Energy storage systems for wave energy converters and microgrids

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Murray, Dónal B.
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University College Cork
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The thesis initially gives an overview of the wave industry and the current state of some of the leading technologies as well as the energy storage systems that are inherently part of the power take-off mechanism. The benefits of electrical energy storage systems for wave energy converters are then outlined as well as the key parameters required from them. The options for storage systems are investigated and the reasons for examining supercapacitors and lithium-ion batteries in more detail are shown. The thesis then focusses on a particular type of offshore wave energy converter in its analysis, the backward bent duct buoy employing a Wells turbine. Variable speed strategies from the research literature which make use of the energy stored in the turbine inertia are examined for this system, and based on this analysis an appropriate scheme is selected. A supercapacitor power smoothing approach is presented in conjunction with the variable speed strategy. As long component lifetime is a requirement for offshore wave energy converters, a computer-controlled test rig has been built to validate supercapacitor lifetimes to manufacturer’s specifications. The test rig is also utilised to determine the effect of temperature on supercapacitors, and determine application lifetime. Cycle testing is carried out on individual supercapacitors at room temperature, and also at rated temperature utilising a thermal chamber and equipment programmed through the general purpose interface bus by Matlab. Application testing is carried out using time-compressed scaled-power profiles from the model to allow a comparison of lifetime degradation. Further applications of supercapacitors in offshore wave energy converters are then explored. These include start-up of the non-self-starting Wells turbine, and low-voltage ride-through examined to the limits specified in the Irish grid code for wind turbines. These applications are investigated with a more complete model of the system that includes a detailed back-to-back converter coupling a permanent magnet synchronous generator to the grid. Supercapacitors have been utilised in combination with battery systems for many applications to aid with peak power requirements and have been shown to improve the performance of these energy storage systems. The design, implementation, and construction of coupling a 5 kW h lithium-ion battery to a microgrid are described. The high voltage battery employed a continuous power rating of 10 kW and was designed for the future EV market with a controller area network interface. This build gives a general insight to some of the engineering, planning, safety, and cost requirements of implementing a high power energy storage system near or on an offshore device for interface to a microgrid or grid.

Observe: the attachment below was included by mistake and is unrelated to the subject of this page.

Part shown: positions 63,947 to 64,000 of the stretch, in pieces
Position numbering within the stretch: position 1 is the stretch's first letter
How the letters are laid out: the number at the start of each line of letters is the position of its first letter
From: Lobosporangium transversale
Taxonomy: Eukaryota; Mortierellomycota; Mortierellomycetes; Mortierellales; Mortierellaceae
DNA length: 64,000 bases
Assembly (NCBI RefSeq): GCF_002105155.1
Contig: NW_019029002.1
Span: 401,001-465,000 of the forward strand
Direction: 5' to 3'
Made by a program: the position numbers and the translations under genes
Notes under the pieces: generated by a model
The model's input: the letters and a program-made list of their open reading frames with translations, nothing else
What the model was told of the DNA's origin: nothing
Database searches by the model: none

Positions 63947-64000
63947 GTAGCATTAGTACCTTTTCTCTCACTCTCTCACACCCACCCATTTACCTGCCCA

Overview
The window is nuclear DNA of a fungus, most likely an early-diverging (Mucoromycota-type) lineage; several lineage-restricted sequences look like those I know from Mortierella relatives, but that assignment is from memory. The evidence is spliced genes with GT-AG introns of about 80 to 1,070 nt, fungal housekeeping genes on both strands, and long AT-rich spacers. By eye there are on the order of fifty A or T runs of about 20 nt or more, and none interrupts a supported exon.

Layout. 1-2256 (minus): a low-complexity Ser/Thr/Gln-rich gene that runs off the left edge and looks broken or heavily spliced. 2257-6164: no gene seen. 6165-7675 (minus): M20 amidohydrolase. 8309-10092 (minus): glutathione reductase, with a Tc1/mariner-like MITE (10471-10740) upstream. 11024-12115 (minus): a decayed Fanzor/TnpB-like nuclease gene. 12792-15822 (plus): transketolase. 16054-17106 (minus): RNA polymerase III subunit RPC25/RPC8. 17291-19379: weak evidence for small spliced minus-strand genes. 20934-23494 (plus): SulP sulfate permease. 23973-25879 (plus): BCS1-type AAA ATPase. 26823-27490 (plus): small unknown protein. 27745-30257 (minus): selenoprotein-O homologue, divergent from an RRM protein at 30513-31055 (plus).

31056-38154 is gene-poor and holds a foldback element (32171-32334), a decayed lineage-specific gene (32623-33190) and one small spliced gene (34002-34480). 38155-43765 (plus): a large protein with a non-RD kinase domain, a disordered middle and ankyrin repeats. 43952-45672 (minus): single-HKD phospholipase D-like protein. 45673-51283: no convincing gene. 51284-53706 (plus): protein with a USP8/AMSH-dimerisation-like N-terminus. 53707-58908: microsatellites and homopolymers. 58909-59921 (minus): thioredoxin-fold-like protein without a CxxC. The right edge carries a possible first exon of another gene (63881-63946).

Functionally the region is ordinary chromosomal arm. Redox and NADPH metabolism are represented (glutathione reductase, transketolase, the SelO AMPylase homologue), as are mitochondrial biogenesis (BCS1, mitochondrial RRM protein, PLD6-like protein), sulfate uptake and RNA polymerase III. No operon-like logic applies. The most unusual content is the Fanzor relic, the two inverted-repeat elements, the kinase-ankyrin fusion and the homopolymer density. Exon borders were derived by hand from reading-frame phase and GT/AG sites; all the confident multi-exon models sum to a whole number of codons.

Irish Research Council for Science Engineering and Technology (Embark)
Supercapacitor testing , Wave energy converter, speed control , Microgrid , Energy storage , Lithium ion battery
Murray, D.B. 2013. Energy storage systems for wave energy converters and microgrids. PhD Thesis, University College Cork.